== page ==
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Project Category

Biology

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Poster

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The organ donation process is broken, as there are significantly more people that are waiting for organs than there are organs that are available. According to the American Transplant Foundation, there are approximately 114,00 recipients on the organ donation waitlist. Of those 114,000 patients, more than 95% of them are waiting on either a kidney or a liver. While many patients are given the opportunity to live their lives while waiting for an organ, whether it is through dialysis or their condition is stable enough to not be hospitalized, others are not that fortunate. Some high-risk patients are placed on the waitlist for 3-5 years, or even longer if a more suitable recipient is chosen. Patients accrue enormous hospitalizationbills, and may need to be hospitalized more frequently as their condition worsens. This can leave families without a means of income, or children without a caregiver, making this process one that effects those well-beyond the actual patient. Organ donation in the United States has been highly controversial in the past, as it is a person choice, and one that not everyone chooses to make. Even if everyone made the decision to be an organ donor, not every organ would be right for donation, leaving a large gap in patient accessibility. There are four potentially viable options to solving the organ crisis: creating a legal market to buy and sell organs, utilizing animal organs for transplants, creating genetically modified organs through 3D bioprinting, and implementing the organ perfusion system.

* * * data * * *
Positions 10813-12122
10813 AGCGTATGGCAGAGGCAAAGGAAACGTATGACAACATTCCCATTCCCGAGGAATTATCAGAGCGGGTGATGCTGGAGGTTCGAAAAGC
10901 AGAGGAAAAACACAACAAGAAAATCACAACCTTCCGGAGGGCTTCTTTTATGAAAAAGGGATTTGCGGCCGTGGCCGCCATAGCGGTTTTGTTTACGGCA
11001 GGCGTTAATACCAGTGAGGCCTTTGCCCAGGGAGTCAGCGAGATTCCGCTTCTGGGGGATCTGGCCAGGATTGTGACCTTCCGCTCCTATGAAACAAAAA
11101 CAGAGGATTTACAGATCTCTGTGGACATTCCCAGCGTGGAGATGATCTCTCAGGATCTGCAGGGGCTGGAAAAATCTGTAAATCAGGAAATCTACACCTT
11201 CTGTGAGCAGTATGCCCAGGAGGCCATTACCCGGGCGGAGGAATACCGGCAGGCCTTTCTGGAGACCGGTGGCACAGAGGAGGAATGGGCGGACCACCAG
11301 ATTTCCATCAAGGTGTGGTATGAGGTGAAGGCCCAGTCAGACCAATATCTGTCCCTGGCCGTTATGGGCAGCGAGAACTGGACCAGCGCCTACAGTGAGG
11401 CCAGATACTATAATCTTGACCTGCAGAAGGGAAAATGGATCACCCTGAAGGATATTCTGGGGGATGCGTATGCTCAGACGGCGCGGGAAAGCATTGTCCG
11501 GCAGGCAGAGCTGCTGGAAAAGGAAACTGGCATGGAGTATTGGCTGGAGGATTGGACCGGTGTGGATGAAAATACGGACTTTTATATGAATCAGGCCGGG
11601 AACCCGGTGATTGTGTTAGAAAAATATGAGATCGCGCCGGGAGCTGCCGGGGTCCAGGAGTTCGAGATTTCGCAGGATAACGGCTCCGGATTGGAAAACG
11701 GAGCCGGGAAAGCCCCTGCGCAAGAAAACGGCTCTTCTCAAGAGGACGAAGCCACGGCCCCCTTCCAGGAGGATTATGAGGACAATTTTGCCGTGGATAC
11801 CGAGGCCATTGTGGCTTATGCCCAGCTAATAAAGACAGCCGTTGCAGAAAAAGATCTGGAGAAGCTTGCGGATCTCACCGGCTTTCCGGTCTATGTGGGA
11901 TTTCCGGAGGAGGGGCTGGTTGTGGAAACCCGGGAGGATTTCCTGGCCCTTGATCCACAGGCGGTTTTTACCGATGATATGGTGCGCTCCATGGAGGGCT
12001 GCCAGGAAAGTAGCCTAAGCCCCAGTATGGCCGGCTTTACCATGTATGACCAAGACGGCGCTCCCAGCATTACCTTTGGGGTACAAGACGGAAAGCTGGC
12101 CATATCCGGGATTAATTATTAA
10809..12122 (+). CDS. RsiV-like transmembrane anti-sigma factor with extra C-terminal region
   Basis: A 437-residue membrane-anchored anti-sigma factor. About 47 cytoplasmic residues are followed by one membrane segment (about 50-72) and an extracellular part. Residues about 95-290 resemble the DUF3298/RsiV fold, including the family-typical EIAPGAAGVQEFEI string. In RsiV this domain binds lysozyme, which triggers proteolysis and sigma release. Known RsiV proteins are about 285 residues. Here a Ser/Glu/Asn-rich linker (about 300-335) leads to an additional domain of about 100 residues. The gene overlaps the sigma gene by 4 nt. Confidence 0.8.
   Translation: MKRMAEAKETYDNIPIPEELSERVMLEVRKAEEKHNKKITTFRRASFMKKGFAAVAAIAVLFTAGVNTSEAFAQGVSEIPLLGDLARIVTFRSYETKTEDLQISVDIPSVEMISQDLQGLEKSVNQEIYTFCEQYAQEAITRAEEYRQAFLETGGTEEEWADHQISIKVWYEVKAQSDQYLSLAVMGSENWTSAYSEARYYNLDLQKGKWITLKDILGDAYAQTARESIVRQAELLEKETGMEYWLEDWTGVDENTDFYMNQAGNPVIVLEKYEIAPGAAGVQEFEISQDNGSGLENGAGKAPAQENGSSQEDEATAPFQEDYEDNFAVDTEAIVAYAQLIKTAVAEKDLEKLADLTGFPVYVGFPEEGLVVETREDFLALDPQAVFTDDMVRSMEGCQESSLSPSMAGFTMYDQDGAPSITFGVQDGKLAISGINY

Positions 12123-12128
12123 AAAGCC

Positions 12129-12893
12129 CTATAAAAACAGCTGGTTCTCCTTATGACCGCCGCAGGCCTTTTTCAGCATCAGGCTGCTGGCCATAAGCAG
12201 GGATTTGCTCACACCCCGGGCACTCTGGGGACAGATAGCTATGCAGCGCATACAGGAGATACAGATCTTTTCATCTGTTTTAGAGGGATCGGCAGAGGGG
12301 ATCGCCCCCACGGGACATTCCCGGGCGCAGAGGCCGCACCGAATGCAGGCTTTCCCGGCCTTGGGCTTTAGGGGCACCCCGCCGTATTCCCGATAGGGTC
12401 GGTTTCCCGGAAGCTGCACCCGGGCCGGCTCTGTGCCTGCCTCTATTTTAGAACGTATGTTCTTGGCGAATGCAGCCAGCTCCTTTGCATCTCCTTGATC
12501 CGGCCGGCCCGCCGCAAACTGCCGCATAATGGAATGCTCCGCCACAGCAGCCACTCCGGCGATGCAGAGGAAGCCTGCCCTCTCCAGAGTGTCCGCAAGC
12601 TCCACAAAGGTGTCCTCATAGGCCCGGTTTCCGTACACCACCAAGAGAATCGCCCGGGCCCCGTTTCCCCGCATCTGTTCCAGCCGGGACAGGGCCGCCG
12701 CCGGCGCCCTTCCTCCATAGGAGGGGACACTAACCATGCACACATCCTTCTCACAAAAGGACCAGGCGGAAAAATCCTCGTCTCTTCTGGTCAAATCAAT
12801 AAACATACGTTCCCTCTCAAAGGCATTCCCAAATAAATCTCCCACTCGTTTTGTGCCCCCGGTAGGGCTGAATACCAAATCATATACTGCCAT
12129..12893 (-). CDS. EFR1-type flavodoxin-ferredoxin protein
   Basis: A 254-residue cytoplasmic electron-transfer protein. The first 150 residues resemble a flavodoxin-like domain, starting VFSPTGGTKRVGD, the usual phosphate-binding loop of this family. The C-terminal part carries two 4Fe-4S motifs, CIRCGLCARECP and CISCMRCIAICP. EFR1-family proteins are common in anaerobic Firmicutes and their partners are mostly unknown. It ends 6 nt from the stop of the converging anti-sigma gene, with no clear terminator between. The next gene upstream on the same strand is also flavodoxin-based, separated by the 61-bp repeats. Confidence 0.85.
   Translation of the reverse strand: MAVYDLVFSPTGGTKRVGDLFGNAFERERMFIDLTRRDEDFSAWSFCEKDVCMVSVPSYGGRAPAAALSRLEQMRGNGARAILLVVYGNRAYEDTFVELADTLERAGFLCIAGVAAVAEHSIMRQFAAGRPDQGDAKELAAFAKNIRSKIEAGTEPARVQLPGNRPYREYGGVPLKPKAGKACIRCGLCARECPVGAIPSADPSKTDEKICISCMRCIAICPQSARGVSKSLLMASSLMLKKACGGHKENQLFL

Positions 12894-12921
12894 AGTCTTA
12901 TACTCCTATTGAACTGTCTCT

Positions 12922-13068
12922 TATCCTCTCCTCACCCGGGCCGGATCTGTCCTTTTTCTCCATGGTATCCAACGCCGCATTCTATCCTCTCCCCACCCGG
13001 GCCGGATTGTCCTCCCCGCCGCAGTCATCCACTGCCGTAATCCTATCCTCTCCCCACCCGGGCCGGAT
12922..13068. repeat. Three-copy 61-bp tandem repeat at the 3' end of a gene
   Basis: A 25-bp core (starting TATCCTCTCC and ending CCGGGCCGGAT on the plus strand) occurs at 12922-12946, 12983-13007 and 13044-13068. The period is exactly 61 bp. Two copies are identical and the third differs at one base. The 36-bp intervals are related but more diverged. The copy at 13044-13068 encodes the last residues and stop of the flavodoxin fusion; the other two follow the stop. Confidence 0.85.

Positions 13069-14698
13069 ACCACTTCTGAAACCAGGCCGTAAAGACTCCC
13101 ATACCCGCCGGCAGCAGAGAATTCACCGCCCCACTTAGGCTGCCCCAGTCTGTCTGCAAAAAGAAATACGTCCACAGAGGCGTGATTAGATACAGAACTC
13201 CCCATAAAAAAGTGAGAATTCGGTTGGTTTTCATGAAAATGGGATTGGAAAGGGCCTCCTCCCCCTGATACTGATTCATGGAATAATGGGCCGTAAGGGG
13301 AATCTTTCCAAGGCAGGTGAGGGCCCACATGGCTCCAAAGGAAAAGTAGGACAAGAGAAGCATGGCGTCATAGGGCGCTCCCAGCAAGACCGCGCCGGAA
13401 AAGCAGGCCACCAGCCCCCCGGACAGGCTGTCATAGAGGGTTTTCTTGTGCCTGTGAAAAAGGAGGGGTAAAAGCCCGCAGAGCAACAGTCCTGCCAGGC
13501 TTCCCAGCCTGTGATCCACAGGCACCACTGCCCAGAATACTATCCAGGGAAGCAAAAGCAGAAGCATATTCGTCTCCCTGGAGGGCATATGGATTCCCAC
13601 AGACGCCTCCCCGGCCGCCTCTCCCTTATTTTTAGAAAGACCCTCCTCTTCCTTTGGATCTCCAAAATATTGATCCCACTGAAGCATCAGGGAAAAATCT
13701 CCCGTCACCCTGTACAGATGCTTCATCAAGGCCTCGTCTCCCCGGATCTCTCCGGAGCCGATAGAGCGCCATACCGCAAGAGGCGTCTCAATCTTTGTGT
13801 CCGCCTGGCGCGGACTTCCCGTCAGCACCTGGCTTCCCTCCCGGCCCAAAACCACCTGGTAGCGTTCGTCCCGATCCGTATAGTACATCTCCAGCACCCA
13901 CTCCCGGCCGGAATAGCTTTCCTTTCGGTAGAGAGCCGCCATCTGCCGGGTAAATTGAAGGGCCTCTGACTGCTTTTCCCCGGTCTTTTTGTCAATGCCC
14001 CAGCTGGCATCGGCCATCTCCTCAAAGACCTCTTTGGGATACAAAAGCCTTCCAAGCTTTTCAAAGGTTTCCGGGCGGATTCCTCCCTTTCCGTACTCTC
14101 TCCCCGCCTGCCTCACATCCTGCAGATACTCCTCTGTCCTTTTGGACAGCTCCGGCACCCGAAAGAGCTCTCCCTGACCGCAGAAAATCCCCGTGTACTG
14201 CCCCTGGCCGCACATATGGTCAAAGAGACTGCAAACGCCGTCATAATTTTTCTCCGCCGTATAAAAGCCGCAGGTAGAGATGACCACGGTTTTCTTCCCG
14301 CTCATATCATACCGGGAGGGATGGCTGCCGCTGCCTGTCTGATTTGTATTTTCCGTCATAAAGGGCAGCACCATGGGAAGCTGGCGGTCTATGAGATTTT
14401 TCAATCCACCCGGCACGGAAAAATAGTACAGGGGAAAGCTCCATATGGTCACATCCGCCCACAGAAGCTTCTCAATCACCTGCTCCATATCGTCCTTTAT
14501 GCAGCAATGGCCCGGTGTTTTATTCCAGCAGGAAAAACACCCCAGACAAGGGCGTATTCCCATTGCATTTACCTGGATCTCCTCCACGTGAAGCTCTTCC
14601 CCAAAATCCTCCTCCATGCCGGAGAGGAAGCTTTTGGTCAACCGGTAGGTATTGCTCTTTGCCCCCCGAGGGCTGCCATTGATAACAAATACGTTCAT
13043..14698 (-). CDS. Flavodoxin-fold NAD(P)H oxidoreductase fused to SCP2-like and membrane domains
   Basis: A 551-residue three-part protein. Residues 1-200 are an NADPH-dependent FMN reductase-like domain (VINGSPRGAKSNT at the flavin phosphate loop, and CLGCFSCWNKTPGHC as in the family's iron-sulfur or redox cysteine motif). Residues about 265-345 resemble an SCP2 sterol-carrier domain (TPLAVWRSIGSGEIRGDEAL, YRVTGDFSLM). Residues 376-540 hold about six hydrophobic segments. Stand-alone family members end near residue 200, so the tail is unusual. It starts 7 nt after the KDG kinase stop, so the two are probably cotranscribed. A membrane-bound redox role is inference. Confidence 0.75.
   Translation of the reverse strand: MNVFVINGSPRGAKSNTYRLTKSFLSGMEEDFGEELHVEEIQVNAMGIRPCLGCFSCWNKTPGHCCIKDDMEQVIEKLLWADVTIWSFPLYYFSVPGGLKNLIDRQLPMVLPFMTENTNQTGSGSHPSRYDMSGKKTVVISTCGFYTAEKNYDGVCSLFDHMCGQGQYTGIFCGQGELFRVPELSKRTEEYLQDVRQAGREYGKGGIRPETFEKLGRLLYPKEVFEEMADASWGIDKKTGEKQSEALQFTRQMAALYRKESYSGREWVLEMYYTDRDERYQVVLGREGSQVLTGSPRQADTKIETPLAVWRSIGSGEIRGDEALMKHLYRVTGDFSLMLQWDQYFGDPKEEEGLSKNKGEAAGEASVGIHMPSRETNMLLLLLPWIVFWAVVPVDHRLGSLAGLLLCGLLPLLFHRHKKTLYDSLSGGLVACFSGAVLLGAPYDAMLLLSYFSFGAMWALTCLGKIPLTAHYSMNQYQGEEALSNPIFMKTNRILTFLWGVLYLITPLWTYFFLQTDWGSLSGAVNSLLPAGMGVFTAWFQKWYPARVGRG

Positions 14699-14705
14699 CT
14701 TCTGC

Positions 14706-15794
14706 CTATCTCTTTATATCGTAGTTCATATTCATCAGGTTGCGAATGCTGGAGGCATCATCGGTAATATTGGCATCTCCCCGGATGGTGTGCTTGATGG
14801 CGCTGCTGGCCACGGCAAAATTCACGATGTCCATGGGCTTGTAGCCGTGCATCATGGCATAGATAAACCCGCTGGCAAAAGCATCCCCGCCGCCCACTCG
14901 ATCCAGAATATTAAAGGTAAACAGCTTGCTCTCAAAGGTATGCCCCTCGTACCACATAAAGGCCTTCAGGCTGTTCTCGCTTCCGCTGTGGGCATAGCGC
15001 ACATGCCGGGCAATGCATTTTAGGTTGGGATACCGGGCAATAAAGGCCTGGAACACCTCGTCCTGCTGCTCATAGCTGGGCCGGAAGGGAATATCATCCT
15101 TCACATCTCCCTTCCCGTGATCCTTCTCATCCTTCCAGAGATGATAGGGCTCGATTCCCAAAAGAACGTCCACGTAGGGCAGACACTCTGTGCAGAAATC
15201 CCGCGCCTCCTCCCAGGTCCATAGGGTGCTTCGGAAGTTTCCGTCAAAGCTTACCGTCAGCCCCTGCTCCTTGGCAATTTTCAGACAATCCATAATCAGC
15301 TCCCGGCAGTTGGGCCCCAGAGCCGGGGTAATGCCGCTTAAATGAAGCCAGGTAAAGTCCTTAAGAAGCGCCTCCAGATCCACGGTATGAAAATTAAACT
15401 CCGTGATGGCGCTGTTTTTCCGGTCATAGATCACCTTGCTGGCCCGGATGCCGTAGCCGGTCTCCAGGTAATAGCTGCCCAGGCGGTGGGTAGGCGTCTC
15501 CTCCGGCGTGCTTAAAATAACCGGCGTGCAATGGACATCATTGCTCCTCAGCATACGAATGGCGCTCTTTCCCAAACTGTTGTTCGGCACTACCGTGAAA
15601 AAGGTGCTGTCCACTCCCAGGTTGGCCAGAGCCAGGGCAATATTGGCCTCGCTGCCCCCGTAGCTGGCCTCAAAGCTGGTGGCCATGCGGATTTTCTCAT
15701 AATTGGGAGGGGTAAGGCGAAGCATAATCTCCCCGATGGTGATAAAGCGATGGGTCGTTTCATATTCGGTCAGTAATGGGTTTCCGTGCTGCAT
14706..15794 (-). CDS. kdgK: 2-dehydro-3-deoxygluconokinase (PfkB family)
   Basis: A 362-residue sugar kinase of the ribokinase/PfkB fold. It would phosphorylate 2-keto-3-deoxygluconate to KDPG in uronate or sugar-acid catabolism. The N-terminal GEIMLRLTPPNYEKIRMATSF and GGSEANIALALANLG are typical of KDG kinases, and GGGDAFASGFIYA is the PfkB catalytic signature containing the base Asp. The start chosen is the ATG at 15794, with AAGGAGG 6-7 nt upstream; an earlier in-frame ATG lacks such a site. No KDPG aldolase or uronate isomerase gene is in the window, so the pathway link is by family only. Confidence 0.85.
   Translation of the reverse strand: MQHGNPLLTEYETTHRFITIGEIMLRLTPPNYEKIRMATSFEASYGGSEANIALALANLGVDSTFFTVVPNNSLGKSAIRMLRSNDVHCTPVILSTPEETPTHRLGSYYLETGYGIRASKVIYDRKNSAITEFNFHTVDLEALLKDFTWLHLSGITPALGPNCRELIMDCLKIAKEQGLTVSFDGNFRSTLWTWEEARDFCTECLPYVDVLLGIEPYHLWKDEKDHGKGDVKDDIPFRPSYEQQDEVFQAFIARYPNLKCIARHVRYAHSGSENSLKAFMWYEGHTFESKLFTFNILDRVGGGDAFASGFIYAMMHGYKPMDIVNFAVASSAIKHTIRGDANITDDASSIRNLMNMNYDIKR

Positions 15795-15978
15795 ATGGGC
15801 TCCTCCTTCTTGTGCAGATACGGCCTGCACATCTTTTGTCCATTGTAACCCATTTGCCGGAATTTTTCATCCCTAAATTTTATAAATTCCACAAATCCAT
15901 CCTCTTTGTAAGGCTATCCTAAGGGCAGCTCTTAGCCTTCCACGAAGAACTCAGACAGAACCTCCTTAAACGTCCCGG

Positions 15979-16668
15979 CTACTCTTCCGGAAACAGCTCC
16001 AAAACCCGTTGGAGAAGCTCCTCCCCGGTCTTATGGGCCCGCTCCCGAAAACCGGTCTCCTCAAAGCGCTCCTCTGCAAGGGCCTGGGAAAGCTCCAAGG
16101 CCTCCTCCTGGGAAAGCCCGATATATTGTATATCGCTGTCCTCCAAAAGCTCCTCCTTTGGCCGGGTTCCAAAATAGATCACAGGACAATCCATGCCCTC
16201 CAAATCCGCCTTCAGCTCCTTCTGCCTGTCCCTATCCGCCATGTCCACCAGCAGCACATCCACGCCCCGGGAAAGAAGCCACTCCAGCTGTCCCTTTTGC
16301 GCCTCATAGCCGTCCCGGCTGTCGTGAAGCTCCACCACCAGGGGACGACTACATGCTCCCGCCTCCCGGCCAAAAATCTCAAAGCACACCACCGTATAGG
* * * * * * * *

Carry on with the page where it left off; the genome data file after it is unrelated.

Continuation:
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BIOL 488: The Organ Crisis: A Problem With More Questions Than Answers

The organ donation process is broken, as there are significantly more people that are waiting for organs than there are organs that are available. According to the American Transplant Foundation, there are approximately 114,00 recipients on the organ donation waitlist. Of those 114,000 patients, more than 95% of them are waiting on either a kidney or a liver. While many patients are given the opportunity to live their lives while waiting for an organ, whether it is through dialysis or their condition is stable enough to not be hospitalized, others are not that fortunate. Some high-risk patients are placed on the waitlist for 3-5 years, or even longer if a more suitable recipient is chosen. Patients accrue enormous hospitalizationbills, and may need to be hospitalized more frequently as their condition worsens. This can leave families without a means of income, or children without a caregiver, making this process one that effects those well-beyond the actual patient. Organ donation in the United States has been highly controversial in the past, as it is a person choice, and one that not everyone chooses to make. Even if everyone made the decision to be an organ donor, not every organ would be right for donation, leaving a large gap in patient accessibility. There are four potentially viable options to solving the organ crisis: creating a legal market to buy and sell organs, utilizing animal organs for transplants, creating genetically modified organs through 3D bioprinting, and implementing the organ perfusion system.